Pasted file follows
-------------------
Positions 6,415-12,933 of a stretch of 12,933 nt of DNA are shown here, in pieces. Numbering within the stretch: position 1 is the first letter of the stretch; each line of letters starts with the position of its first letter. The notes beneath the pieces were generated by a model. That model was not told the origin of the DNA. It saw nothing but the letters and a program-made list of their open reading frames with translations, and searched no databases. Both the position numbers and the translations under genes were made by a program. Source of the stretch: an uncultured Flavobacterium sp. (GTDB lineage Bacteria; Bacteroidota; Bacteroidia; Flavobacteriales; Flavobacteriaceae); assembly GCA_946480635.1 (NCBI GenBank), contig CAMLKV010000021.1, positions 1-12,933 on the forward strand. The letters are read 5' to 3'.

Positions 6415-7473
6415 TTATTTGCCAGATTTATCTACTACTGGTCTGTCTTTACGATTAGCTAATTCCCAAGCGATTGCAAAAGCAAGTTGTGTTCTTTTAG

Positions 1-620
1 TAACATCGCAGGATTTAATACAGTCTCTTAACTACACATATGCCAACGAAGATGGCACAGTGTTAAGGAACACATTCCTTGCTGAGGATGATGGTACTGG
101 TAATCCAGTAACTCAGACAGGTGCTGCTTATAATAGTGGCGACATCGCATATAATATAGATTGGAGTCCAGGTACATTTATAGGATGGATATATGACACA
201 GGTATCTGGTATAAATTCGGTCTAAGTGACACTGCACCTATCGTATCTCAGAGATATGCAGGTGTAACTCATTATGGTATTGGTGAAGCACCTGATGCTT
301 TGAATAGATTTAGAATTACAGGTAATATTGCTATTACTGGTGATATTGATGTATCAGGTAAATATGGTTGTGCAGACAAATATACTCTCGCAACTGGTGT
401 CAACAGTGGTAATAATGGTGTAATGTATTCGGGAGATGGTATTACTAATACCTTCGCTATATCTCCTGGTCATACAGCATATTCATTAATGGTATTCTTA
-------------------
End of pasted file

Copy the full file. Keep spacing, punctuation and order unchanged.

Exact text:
Positions 6,415-12,933 of a stretch of 12,933 nt of DNA are shown here, in pieces. Numbering within the stretch: position 1 is the first letter of the stretch; each line of letters starts with the position of its first letter. The notes beneath the pieces were generated by a model. That model was not told the origin of the DNA. It saw nothing but the letters and a program-made list of their open reading frames with translations, and searched no databases. Both the position numbers and the translations under genes were made by a program. Source of the stretch: an uncultured Flavobacterium sp. (GTDB lineage Bacteria; Bacteroidota; Bacteroidia; Flavobacteriales; Flavobacteriaceae); assembly GCA_946480635.1 (NCBI GenBank), contig CAMLKV010000021.1, positions 1-12,933 on the forward strand. The letters are read 5' to 3'.

Positions 6415-7473
6415 TTATTTGCCAGATTTATCTACTACTGGTCTGTCTTTACGATTAGCTAATTCCCAAGCGATTGCAAAAGCAAGTTGTGTTCTTTTAG

Positions 1-620
1 TAACATCGCAGGATTTAATACAGTCTCTTAACTACACATATGCCAACGAAGATGGCACAGTGTTAAGGAACACATTCCTTGCTGAGGATGATGGTACTGG
101 TAATCCAGTAACTCAGACAGGTGCTGCTTATAATAGTGGCGACATCGCATATAATATAGATTGGAGTCCAGGTACATTTATAGGATGGATATATGACACA
201 GGTATCTGGTATAAATTCGGTCTAAGTGACACTGCACCTATCGTATCTCAGAGATATGCAGGTGTAACTCATTATGGTATTGGTGAAGCACCTGATGCTT
301 TGAATAGATTTAGAATTACAGGTAATATTGCTATTACTGGTGATATTGATGTATCAGGTAAATATGGTTGTGCAGACAAATATACTCTCGCAACTGGTGT
401 CAACAGTGGTAATAATGGTGTAATGTATTCGGGAGATGGTATTACTAATACCTTCGCTATATCTCCTGGTCATACAGCATATTCATTAATGGTATTCTTA